Over-the-counter use of acetaminophen (Tylenol), whether taken alone or in readily available combination drugs, is common during pregnancy (Servey & Chang, 2014). The National Births Defects Prevention Study found no increased risk of birth defects with in-utero exposure to acetaminophen during the first trimester and it may be protective against birth defects if taken by the mother for febrile illness (Feldkamp, Meyer, Krikov, & Botto, 2010). When taken for febrile management, a protective factor has been demonstrated, as untreated febrile illness can lead to various cranial and facial defects (Servey & Chang). See Table 1. The timing of taking acetaminophen, whether during the first or second trimester, has limited evidence to possible defects, little is known about the impact of consumption on the fetus during the third trimester (Servey & Chang). Ongoing studies evaluating the potential impact of frequent maternal use of acetaminophen and risk of subsequent wheezing and asthma in the infant have demonstrated a potential relationship (Perzanowski et al., 2010). Recent cohort studies evaluating the relationship between consumption of acetaminophen and risk of attention-deficit hyperactivity and other kinetic disorders seem to demonstrate some risk. Stergiakouli, Thapar, and Davey Smith (2016) reviewed data from a prospective birth cohort of 7,796 mothers and found an association of prenatal exposure of acetaminophen to an increased risk of multiple behavioral difficulties. Parker et al. (2017) suggest a possible relationship between oxidative stress, inflammation, and acetaminophen exposure after birth to the development of autism. They recommend an "acetaminophen withdrawal study" as a viable option to explore (Parker et al.). Therefore, recommend use of acetaminophen with caution and when medically necessary such as with fever (Andrade, 2016; Servey & Chang).

Table 1 - Click to enlarge in new windowTABLE 1. Antipyretics & Analgesics in Pregnancy

Nonsteroidal Anti-Inflammatory Drugs

The risks of NSAIDs (Aspirin, Motrin, Advil) are dependent upon the medication, dosage, gestational age, and duration of treatment. Currently, the US FDA (2016) recommends a risk-benefit analysis using prescribed NSAIDs due to the increased risk of miscarriage in the first half of pregnancy. Antonucci et al. (2012) associated NSAID use in early pregnancy to increased risks of miscarriage and birth defects, but they did not define the term "early pregnancy" by gestational age. However, "exposure to NSAIDs after 30 weeks' gestation is associated with an increased risk of premature closure of the fetal ductus arteriosus and oligohydramnios" (Antonucci et al., p. 474).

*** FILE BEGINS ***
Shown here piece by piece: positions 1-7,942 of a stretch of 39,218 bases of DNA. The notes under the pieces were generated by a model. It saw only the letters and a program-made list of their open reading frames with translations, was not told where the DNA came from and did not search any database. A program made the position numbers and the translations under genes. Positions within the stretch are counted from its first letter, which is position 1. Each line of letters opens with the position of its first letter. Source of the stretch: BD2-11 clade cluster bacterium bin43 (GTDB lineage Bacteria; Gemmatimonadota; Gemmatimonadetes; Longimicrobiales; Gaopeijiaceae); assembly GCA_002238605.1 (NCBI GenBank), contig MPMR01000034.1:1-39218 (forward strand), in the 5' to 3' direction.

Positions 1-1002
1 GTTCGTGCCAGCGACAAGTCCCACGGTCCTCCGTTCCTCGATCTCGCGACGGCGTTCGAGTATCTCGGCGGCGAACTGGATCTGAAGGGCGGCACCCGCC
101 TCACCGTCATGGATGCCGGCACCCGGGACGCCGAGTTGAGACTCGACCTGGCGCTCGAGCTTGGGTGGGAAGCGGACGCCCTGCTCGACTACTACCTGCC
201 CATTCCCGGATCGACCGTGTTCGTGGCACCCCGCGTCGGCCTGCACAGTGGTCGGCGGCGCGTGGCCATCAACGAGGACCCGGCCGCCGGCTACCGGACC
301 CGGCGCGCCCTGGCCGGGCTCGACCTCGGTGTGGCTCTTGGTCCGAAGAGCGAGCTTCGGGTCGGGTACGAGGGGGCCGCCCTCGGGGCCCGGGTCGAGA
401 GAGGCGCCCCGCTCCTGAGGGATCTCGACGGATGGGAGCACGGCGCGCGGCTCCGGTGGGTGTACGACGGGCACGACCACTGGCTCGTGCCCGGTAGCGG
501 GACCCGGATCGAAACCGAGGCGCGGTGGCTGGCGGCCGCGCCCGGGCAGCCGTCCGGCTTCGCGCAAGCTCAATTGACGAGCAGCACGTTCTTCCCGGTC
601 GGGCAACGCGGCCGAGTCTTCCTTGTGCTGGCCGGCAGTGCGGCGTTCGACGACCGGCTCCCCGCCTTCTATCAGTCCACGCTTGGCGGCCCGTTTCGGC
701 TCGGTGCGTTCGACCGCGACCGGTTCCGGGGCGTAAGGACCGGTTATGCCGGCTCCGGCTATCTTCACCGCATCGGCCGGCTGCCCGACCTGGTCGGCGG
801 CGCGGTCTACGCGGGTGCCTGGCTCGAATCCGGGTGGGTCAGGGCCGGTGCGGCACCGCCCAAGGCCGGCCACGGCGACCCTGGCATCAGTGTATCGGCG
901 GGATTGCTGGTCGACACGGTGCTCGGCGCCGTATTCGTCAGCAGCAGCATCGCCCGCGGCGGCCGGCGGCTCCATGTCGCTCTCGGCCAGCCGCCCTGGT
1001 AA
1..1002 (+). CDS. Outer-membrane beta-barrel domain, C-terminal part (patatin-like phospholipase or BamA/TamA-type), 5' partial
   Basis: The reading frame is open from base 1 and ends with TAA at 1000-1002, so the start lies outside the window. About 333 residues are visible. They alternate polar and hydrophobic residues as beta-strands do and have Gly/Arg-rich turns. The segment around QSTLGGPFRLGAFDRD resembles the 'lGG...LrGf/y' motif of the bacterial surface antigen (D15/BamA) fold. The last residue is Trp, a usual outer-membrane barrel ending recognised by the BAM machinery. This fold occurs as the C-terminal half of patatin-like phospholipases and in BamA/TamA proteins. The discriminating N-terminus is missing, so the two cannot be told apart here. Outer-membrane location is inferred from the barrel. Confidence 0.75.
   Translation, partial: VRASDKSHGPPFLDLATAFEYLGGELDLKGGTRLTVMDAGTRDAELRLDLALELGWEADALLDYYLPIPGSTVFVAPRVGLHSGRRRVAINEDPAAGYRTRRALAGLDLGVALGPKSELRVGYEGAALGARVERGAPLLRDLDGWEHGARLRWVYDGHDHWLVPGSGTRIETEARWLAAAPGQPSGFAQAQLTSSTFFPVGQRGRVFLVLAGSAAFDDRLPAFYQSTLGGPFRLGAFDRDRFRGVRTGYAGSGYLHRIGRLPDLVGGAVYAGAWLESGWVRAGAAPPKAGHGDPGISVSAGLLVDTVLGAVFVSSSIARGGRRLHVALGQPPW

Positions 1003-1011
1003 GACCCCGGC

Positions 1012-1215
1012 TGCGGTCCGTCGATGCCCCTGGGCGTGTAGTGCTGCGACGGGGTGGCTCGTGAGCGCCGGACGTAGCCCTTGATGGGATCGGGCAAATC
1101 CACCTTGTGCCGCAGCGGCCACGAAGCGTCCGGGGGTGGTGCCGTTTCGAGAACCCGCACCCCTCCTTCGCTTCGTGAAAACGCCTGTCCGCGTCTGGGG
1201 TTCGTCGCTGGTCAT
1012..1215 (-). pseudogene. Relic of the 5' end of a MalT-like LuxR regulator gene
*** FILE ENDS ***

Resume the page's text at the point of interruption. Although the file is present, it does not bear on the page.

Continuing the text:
Several sources, including the US FDA (2015), advise use with caution in the first and second trimester, and to avoid in the third trimester (Antonucci et al., 2012; Bloor & Paech, 2013). Bloor and Paech estimate prevalence of use from preconception through the first trimester, as 2.9% to 18%. The ability of medications, such as diclofenac and naproxen, to cross the placenta in the first trimester highlights the potential for increased risk of spontaneous abortion. Case-control and cohort studies have demonstrated an increased risk of spontaneous abortion associated with NSAID use during early pregnancy (Bloor & Paech).


Nezvalova-Henriksen, Spigset, and Nordeng (2013) were unable to associate NSAID use with infant survival, congenital malformation, or structural heart defects among a study population of 6,500 pregnant women. However, there was an association of ibuprofen use in the second trimester with low birthweight and an association of ibuprofen use in the second and third trimester with asthma in 18-month-old children (Nezvalova-Henriksen et al.). Maternal use of diclofenac in the second trimester was associated with low birthweight. Use of diclofenac (Cambia) in the third trimester was significantly associated with maternal vaginal bleeding (Nezvalova-Henriksen et al.).


Nonsteroidal inflammatory drugs were identified as a causative factor for acute kidney injury in pregnancy (Wiles & Banerjee, 2016). The development of acute kidney injury in pregnancy is a serious complication and requires early identification and timely intervention to minimize perinatal complications. The best safety profile has been associated with ibuprofen [Motrin, Advil] (Wiles & Banerjee). However, management of medical complaints that warrant ibuprofen use at the lowest effective dose and discontinuation at the earliest opportunity are recommended (Wiles & Banerjee). In the presence of preeclampsia, volume depletion, acute kidney injury, and chronic kidney disease, NSAIDs are not recommended (Wiles & Banerjee).